Each week, Destination Hudson will present a photograph of something in Hudson, along with an interesting fact about our town. Our hope is that you will enjoy the facts about your hometown, and if you don't know where the photograph was taken, you'll go find out. The answers will be printed in the Hudson Hub-Times, and posted on Destination Hudson's Facebook page and at the Visitor Center. The picture last week was the front of our "new" library. The Hudson Library & Historical Society moved to its spacious new quarters at 91 Library Street in 2005, more than quadrupling its space. And did you know - Hudson's first library (1801) consisted of the personal volumes of George Kilbourne, who brought 100 books (mostly dealing with morality and religion) when he moved to Hudson from Litchfield, Connecticut. The collection grew, and was housed in many different locations over the next 100 years.
In 1910, through the efforts of Caroline Baldwin-Babcock, the library was incorporated. Because of her book collection and her collection of artifacts, it became officially known as the Hudson Library & Historical Society. For the next 14 years, the Library occupied a room in the Hudson Club House (now WRA's Hayden Hall, on the corner of College and Aurora Streets). In 1910 James W. Ellsworth bought the old cheese warehouse at this location and created a club for everyone who lived in Hudson - proof of residency required. Along with the library, there was a two-lane bowling alley in the basement, club rooms for card playing and gathering, a billiards room and a kitchen. Dances were held on the weekends with music by a local orchestra.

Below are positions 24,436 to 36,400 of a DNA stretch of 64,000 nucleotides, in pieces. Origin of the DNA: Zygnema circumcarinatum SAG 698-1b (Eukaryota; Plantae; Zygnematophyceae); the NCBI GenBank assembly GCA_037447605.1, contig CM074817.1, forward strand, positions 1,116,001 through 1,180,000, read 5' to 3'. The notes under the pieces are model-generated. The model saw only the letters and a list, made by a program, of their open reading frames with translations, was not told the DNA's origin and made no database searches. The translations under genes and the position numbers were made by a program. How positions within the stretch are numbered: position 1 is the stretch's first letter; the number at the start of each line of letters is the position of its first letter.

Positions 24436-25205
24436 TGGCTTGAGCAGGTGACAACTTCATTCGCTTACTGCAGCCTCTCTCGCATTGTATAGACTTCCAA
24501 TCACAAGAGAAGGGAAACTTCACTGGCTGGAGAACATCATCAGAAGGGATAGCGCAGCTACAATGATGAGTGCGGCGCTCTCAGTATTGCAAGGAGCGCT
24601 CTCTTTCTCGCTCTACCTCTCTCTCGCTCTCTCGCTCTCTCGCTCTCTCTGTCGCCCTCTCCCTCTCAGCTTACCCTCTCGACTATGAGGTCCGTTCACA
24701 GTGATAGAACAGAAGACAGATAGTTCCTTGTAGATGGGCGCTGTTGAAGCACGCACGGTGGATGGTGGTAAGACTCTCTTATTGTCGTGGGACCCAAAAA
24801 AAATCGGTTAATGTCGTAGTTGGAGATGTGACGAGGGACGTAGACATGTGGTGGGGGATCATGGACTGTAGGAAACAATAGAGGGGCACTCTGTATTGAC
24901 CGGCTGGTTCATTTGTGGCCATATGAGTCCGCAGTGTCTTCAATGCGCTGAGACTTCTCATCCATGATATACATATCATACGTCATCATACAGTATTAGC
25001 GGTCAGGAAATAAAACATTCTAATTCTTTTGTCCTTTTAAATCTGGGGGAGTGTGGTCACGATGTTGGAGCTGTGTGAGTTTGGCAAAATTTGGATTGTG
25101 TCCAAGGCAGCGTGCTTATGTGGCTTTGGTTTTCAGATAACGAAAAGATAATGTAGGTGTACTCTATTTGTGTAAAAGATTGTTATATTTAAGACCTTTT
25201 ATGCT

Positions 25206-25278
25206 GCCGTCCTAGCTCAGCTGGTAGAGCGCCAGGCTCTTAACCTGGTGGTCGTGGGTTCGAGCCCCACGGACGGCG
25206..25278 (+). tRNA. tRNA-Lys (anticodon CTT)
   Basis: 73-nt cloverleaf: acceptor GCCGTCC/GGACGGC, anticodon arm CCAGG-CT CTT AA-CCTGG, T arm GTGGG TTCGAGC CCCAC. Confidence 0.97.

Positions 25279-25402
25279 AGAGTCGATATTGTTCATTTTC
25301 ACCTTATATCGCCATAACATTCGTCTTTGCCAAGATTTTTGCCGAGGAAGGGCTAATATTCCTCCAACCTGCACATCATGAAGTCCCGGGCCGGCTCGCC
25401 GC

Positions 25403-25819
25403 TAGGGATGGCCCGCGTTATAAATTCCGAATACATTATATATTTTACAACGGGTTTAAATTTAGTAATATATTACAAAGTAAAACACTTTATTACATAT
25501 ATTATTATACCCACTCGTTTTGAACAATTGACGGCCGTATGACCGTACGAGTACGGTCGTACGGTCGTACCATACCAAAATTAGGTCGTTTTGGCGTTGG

When Caroline Baldwin-Babcock died in 1921, she left money in trust for the library, and a lecture series which continues to this day. Her former family home(now the Baldwin House, corner of E. Main and Aurora) was acquired and remodeled, and on New Year's Day, 1925, there was a grand opening celebration of the library's new home. The additions to the building between Aurora and Division streets (1954 and 1963) added much needed space and created the Aurora Street entrance (now the entrance to the Burton D. Morgan Foundation). The Hudson Library & Historical Society remained there for 80 years, with 10 head librarians, the longest-tenured being Tom Vince, who graciously supplied much of this historical information.